Friday 17 September 2021

Second Group of Costa Ricans Repatriated from Venezuela Back On Tico Soil

The group is made up of five adults and three minors. The first group of nine returnees arrived on July 31, 2019, consisting of nine adults, six women, and three men

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It was at 9:08 am Thursday when the second group of Costa Rica repatriated from Venezuelan were back on Tico soil.

The group, made up of five adults and three minors, had been in a situation of vulnerability in the South American country.  Photo from Costa Rica’s immigration service.

“The return to Costa Rica of the group was achieved through a joint work planned from months ago by the Directorate of Integration and Human Development of the General Directorate of Migration and Foreigners and the Consular Department of the General Directorate of the Foreign Service of the Ministry of Foreign Affairs,” says Costa Rica’s immigration service, the Dirección General de Migración y Extranjería Costa Rica (DGME) in a statement.

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Also, Migración said: “there was the assistance and accompaniment of the Consulate General in Panama City during the transit of Costa Ricans through that country.”

The arrival of the Costa Ricans takes place given the socio-political and economic situation that Venezuela is going through.

The repatriation process of this second group began to take shape since last July, following the repatriation of the first group. In the case of minors, an exit permit from Venezuela had to be requested, since they hold Venezuelan nationality in addition to Costa Rican.

The repatriation came at a cost of some ¢5 million colones, according to the DGME, with resources coming from the Fondo Social Migratorio.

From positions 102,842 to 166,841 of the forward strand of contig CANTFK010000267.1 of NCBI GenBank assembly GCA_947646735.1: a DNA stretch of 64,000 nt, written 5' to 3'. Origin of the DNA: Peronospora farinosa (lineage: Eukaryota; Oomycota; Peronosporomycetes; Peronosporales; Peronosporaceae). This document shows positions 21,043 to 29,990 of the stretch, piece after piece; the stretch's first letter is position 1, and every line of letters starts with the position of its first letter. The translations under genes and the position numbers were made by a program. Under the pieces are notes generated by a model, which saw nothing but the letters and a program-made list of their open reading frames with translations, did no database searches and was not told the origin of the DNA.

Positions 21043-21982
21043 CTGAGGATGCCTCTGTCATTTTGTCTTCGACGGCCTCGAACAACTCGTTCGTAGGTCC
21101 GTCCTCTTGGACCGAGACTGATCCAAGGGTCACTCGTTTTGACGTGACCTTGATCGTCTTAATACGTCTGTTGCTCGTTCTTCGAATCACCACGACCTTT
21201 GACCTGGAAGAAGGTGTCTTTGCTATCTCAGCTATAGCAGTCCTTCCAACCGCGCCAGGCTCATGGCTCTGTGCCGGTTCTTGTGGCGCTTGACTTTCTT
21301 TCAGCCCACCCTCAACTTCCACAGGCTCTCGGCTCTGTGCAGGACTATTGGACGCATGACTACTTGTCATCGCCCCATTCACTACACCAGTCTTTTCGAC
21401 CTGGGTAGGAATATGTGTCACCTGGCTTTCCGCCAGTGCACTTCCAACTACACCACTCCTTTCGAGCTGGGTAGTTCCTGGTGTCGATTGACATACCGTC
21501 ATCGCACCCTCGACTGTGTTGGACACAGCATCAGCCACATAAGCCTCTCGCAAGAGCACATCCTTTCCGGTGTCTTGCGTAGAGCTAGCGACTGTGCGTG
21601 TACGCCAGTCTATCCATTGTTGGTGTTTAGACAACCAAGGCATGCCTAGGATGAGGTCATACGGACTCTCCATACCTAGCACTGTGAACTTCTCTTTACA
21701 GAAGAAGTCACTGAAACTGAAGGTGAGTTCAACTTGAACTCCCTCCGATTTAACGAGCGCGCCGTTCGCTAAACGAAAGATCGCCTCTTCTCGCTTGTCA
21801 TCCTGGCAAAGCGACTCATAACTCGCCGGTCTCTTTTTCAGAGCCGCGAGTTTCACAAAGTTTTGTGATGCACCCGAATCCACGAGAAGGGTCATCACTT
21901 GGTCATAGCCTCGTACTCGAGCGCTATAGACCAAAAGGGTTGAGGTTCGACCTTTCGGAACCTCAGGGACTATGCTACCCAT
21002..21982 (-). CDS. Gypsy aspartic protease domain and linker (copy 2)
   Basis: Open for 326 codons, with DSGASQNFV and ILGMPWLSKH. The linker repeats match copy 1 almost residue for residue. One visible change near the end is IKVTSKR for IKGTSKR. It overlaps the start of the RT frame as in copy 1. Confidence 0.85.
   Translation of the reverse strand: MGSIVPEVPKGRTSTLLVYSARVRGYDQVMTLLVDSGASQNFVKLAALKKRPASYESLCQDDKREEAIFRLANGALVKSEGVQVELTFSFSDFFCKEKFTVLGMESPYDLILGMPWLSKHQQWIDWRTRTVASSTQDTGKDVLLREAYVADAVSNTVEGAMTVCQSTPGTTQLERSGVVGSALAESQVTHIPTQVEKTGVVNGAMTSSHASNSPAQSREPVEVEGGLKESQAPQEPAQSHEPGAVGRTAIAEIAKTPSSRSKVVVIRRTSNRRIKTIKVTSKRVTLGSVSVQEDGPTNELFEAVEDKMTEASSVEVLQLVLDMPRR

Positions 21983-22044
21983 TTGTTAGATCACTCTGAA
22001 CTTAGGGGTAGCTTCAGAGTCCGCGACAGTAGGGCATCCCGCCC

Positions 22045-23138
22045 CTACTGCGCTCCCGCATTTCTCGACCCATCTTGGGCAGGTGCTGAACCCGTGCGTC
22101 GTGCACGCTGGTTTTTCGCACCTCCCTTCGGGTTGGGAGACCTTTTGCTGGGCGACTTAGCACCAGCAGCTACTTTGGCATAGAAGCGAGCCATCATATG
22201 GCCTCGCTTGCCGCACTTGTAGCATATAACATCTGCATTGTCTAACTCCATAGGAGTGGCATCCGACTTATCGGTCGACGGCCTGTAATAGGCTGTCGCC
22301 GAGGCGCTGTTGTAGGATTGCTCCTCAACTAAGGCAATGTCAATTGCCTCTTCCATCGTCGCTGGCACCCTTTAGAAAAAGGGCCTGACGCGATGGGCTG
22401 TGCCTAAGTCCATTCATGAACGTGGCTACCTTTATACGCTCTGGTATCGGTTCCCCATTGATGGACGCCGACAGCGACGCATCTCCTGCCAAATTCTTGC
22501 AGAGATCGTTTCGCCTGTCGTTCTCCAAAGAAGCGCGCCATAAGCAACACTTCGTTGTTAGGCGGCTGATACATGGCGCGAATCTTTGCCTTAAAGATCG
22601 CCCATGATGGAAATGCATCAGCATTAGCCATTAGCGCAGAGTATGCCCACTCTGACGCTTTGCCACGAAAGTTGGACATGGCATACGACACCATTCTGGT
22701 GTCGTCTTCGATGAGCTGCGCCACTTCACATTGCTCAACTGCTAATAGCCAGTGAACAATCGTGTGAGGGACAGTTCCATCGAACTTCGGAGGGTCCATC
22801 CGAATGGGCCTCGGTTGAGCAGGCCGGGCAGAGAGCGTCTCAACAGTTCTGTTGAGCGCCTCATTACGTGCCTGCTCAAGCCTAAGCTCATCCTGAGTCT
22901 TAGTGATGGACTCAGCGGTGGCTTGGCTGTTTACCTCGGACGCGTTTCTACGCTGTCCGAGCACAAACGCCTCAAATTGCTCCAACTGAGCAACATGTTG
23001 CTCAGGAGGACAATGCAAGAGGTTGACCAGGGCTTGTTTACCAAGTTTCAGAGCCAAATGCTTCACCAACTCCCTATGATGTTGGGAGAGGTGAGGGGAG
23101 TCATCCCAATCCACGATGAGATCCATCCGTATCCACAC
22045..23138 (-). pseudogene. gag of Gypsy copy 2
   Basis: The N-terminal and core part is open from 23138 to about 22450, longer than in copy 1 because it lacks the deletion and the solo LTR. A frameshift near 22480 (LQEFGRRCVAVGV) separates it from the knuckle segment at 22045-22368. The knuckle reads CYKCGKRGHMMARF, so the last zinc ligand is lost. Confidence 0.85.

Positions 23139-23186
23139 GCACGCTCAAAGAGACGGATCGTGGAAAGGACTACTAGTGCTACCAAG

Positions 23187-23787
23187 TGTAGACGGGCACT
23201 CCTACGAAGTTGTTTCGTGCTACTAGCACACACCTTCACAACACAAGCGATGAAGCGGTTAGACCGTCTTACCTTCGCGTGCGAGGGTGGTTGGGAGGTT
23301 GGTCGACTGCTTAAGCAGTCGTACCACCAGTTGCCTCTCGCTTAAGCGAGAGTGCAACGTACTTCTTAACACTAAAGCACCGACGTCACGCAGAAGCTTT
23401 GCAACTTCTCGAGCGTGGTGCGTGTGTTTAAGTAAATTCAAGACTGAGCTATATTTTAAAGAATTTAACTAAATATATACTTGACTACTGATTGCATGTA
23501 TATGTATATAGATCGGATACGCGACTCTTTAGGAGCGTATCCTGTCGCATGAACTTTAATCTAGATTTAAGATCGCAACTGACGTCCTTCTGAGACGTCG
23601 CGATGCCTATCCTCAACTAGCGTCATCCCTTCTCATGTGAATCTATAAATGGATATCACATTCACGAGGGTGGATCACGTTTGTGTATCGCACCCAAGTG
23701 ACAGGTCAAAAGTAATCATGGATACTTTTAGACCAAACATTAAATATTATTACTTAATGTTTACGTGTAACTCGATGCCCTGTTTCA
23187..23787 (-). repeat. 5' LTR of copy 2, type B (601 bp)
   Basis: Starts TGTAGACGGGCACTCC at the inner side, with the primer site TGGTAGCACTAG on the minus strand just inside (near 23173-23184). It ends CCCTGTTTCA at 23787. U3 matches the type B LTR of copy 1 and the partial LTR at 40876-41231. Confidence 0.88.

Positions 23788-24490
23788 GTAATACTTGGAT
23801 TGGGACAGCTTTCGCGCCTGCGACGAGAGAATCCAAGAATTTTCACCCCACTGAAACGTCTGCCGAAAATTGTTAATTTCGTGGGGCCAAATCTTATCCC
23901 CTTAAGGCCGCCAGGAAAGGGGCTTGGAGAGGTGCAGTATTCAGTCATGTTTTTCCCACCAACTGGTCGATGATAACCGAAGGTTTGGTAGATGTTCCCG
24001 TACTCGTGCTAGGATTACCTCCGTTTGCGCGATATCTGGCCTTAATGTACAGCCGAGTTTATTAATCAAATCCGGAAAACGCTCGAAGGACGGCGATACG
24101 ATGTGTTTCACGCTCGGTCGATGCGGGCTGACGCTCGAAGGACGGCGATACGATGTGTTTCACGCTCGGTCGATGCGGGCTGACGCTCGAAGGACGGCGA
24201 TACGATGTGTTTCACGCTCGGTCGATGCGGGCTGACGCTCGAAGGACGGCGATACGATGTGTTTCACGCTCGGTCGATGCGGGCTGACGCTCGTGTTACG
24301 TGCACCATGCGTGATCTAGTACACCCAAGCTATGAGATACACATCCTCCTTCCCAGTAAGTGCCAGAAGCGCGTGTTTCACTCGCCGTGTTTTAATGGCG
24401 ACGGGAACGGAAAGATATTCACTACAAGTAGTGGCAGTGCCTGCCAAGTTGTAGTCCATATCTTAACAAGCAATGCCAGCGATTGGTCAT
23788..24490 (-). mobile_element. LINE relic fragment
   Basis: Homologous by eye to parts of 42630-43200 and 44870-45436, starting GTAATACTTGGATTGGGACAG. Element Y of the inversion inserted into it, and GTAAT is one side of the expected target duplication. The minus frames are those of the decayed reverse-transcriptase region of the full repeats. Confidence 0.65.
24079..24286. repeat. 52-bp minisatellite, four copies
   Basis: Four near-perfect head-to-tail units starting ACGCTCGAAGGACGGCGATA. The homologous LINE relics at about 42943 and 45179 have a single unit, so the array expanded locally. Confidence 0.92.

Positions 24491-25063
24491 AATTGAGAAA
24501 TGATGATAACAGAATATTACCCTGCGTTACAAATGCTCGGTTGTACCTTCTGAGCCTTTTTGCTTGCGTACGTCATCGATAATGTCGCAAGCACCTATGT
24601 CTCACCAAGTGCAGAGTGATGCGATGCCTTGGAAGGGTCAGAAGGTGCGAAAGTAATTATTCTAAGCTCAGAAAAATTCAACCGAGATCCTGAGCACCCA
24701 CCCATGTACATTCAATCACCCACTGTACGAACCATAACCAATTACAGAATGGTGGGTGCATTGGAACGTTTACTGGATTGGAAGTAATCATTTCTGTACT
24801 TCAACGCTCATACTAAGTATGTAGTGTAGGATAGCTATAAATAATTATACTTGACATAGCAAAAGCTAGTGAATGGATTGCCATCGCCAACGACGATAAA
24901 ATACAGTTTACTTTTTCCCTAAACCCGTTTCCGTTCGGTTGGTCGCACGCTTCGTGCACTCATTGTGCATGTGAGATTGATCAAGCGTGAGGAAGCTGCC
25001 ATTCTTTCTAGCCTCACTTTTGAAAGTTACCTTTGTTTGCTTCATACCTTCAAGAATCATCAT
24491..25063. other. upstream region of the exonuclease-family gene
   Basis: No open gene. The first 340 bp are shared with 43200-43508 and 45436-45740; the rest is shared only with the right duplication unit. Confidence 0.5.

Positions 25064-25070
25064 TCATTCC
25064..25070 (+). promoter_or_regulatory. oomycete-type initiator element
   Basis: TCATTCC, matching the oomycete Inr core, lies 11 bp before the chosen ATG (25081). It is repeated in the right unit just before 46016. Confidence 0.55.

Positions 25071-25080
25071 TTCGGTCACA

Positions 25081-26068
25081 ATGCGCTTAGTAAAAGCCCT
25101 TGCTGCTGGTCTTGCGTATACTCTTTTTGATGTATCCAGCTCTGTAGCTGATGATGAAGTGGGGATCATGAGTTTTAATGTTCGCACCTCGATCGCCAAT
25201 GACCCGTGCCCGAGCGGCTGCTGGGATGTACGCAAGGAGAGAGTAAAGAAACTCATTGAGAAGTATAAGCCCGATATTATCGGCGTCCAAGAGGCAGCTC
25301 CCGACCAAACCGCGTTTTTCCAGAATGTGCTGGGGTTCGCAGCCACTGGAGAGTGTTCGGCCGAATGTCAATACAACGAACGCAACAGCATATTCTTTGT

Glad to be back on Tico soil. Photo from Costa Rica’s immigration service

Marcos Castillo, 53, has practically lived a life residing in Venezuela, his father took him to that country while still a child, said: “They took me to study. Happy to get back to Costa Rican soil. I consider and feel that only in a democracy can one live well, a stable life, a proper life,” he said.

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Armando Giralt, 64, also recalls being taken to Venezuela at a young age with his family. To make the flight that brought him to Costa Rica he traveled 18 hours by land from San Antonio del Táchira, near the border with Colombia, to get to Caracas. “I am happy to arrive in Costa Rica. I feel they have given me great support. We plan to make a new life. Sad because I could not bring my wife, for lack of documents. It has been impossible,” said Giralt.

The Directorate of Integration and Human Development of the DGME reported that in 2018 it carried out 20 repatriations due to a situation of vulnerability and 2 bodies of Costa Ricans who died abroad. Meanwhile, so far in 2019, there have been 18 repatriations due to vulnerability, including the one on Thursday.

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